To read his full remarks, click here
Protection of civilians in armed conflict
On 25 May, during a debate on protection of civilians in armed conflict, Ramesh Rajasingham, Director of Coordination of the Office for the Coordination of Humanitarian Affairs, said that conflict continued to cause widespread civilian death last year. In densely populated areas, he recalled, civilians accounted for 90% of the casualties when explosive weapons were used. By mid-2021, fighting had forcibly displaced 84 million people, with nearly 51 million of them displaced internally, he said. The Ukraine war and other conflicts pushed the number of people fleeing to more than 100 million for the first time on record. Rajasingham called on states to investigate war crimes, prosecute perpetrators, ensure reparations for victims, and develop policy frameworks that build on these good practices. Also briefing were Robert Mardini, Director-General of the International Committee of the Red Cross, David Miliband, President of the International Rescue Committee and Rachel Boketa, Women for Women International Country Director in the Democratic Republic of the Congo.
Tor Wennesland, the Special Coordinator for the Middle East Peace Process, told the Council on 26 May that there has been a familiar pattern of daily violence in recent weeks, including armed clashes, settlement expansion, evictions, demolitions, and seizures of Palestinian structures, as well as a deadly terrorist attack in Israel. In Gaza, he said, efforts by the UN and international partners to improve Palestinian lives and measures by Israel to ease pressure and facilitate more economic activity have enabled the fragile ceasefire to continue. Keeping the calm, however, is neither enough nor sustainable — more needs to be done to alleviate the humanitarian crisis and lift Israeli closures. “These dynamics — combined with the financial crisis — are dangerously converging and intensifying,” he warned.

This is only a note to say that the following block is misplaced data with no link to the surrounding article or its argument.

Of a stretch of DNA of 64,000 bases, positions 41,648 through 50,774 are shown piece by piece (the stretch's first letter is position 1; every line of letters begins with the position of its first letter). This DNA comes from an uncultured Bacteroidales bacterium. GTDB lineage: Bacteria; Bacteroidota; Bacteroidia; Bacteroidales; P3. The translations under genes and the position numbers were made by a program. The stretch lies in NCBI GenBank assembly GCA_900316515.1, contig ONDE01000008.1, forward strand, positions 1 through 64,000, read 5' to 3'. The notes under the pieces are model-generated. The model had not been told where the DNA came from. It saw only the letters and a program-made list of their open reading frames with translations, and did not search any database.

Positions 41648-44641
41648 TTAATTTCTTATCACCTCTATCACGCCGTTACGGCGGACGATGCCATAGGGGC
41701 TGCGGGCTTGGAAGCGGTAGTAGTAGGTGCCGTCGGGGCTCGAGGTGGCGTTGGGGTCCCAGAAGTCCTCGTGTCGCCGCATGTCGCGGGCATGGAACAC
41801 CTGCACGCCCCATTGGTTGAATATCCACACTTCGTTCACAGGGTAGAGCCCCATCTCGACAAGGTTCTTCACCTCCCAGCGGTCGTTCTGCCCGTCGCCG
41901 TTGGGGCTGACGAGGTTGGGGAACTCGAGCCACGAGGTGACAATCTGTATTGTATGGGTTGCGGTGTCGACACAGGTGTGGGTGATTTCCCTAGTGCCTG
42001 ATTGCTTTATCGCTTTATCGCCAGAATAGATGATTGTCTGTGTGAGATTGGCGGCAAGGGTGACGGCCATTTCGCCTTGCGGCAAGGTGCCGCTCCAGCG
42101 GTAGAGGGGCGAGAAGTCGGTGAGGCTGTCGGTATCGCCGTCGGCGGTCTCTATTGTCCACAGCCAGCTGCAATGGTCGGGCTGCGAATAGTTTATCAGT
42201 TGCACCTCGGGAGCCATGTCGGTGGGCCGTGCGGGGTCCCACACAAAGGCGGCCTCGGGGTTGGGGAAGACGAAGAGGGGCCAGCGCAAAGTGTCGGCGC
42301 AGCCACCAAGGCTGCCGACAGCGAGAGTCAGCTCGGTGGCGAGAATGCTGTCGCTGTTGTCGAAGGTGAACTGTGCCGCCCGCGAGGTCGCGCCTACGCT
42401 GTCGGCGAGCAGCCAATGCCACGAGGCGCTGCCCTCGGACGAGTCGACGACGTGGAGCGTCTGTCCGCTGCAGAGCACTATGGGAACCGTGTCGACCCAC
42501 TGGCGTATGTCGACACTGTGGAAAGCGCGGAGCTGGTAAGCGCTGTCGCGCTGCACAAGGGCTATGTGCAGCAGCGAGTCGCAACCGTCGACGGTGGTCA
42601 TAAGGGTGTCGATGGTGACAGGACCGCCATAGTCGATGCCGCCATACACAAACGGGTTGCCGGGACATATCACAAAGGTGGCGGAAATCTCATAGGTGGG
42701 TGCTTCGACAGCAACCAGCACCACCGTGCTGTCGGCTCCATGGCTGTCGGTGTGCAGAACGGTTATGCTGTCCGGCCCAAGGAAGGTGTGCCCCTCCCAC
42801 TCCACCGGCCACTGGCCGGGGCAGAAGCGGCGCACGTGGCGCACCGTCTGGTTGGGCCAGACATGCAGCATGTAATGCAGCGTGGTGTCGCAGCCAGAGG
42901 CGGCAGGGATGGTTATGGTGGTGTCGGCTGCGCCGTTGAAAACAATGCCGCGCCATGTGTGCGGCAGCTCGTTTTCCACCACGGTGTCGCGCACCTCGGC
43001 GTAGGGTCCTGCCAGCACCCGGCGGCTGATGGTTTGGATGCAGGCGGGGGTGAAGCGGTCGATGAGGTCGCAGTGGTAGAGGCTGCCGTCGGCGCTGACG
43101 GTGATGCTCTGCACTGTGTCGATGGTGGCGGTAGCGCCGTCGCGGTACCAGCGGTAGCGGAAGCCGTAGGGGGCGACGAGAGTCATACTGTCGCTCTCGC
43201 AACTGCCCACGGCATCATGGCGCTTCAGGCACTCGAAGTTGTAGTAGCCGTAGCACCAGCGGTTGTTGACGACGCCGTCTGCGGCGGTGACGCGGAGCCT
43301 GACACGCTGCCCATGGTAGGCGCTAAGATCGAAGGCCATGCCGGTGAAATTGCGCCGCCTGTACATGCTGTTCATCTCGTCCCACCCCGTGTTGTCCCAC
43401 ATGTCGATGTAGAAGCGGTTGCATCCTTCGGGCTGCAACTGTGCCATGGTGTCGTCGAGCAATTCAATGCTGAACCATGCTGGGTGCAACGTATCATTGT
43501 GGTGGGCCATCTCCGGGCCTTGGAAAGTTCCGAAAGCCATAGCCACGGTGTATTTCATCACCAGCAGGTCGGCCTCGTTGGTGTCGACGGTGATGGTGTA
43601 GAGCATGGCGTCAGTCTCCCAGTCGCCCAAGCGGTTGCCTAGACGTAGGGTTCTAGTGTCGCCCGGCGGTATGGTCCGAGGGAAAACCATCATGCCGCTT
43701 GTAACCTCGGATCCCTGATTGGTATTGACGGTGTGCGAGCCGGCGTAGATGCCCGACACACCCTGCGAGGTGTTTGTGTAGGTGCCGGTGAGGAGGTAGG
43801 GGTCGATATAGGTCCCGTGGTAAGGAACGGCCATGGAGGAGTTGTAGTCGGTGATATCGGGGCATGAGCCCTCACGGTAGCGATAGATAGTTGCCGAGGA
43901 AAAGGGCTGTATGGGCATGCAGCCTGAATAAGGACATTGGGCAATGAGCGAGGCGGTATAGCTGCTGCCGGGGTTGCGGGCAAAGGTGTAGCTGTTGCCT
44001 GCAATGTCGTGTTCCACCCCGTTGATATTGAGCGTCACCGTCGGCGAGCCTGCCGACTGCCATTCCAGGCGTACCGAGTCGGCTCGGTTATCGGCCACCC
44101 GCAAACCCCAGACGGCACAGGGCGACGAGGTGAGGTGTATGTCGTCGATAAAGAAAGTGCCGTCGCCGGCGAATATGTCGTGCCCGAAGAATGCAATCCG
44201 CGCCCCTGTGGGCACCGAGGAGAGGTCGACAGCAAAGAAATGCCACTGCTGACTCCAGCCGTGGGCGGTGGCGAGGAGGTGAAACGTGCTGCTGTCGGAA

To read his remarks, click here
Under-Secretary-General Rosemary DiCarlo briefed the Council on 26 May on the situation in Libya, voicing concern about the protracted political impasse and its increasingly negative impact on security. “It is imperative that the ceasefire in Libya be maintained, calm preserved and any steps that could result in renewed violence be avoided,” she said. DiCarlo urged all parties to uphold their commitment to the peaceful resolution of political differences through dialogue and negotiations. It is also critical that Libyan political and security actors continue to engage constructively in the upcoming Cairo talks in support of the electoral/constitutional track. “This is the only way to fulfill the aspirations of the Libyan people to select their representatives through the ballot box,” she stressed.
To read her remarks, click here
Democratic Republic of the Congo